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Burgerlary: A Food Waste Trial by Fire-Grill

Posted by Samantha Miller on

BURGER? I HARDLY KNOW HER!

Alas, what could be more innocuous than the humble North American cheeseburger? A hallmark of the Western diet, and object of great beauty, bolstered rather than belied by the simplicity of its composition. A magic trick, a work of art - under a pound, yet all food groups are present and accounted for: the strip of lettuce representing the vegetable family, tomatoes standing for the fruit (albeit by a nose, a fruit by technicality), meat, dairy, grains – all checked off against the pre-meal roll call. If the bun happens to be sprinkled with seeds, congratulations - even the legume family will be present at the dinner table.

Surely, this burger is a Good Thing. What could be so terrible about a one-handed meal, something you can eat to completion at the wheel of your car, (the bloody smear of condiments evidence of your indulgence notwithstanding)?

Well, let’s take a closer look at the accused, shall we?

 cheeseburger

TRIAL BY FIRE-GRILL

Using the All-American burger as the measuring stick, FoodCycler will break down the global food waste epidemic, from coast to coast and bun to bun. With a bit of digging, this hapless burger shall prove that we all have egg on our face, and ketchup on our hands. So let’s dig in:

You’re shopping at your local grocery store, your cart filling up with this week’s resolutions (“I really should eat more greens”) and late night exemptions (“if I eat chips after midnight, it really doesn’t count for that day’s calorie count… right?). You’re working through your meal plan for the week: Monday night (fish), Tuesday (pasta), and so on. You’re just about to make your way to the cash when you remember – dang! – that your partner’s family will be coming to dinner on Friday. You won’t have time to shop again this week, nor will you have time to cook some elaborate meal between rushing home through Friday evening gridlock and their six o’clock arrival. A quick flick through your mental menu and, a-ha! Burgers. Your partner can even take the mess of cooking them outside (barbecues: the fail-safe of a squeakily clean kitchen). No hassle, no wrinkled noses (because who doesn’t like a good burger?), and no great expense. In fact, ground beef is on sale this week. One wheel stubbornly sticking in its socket, you rattle your cart back into the swarm of supermarket shoppers, adding the ingredients to your mental shopping list.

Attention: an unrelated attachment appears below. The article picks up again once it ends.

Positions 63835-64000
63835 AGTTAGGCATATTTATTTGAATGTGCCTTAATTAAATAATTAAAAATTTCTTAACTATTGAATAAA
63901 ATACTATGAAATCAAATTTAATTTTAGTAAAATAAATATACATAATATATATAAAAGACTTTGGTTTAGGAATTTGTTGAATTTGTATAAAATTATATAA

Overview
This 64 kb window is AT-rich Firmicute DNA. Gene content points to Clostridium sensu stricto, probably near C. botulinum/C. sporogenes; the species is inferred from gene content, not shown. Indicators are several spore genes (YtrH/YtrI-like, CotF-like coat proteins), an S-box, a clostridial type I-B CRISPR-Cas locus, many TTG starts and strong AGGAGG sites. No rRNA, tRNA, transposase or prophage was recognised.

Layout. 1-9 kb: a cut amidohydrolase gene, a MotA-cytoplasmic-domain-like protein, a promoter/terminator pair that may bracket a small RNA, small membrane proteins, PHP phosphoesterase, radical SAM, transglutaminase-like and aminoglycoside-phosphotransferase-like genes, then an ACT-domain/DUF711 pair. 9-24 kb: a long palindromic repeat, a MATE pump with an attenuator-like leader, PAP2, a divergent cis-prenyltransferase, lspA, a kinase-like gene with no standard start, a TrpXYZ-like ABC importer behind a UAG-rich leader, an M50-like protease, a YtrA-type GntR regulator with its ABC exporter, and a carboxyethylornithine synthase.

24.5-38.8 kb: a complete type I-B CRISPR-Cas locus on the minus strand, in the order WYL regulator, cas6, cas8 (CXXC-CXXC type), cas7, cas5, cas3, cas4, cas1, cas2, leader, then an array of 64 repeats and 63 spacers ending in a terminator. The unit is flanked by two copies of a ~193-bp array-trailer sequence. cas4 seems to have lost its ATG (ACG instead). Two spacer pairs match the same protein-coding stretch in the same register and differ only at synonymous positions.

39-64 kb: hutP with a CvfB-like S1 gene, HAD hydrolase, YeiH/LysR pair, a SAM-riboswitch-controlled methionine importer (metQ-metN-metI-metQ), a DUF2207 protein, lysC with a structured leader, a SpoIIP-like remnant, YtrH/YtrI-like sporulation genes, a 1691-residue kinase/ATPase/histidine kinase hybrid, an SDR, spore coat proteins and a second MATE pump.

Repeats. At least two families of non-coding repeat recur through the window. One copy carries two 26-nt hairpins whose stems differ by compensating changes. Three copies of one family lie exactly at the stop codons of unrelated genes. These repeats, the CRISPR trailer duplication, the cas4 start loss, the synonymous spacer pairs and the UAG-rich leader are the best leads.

CRIME & BUN-ISHMENT

Bread and other grains are wasted at a tremendous scale across the world. Brits toss 24 million slices of bread every single day. Residents of the United States only taste 68 percent of the bread that survives the baker’s oven. Cereals represent 30% of global quantitative food losses.

What could possibly account for such a waste of everyone’s favourite fill-up food (“I’ll have bread with a side of bread, please”)? Pre-harvest losses are caused by insects, weeds and rusts, particularly in the developing world, where food security measures are not as equipped to deal with the vagaries of weather. Post-harvest losses are a step up the supply-chain ladder, from microscopic villain, to the middlemen of industrial food storage and transportation. However, the majority of food losses, including grains, do not occur behind the scenes, but between the shopping cart and your dinner plate.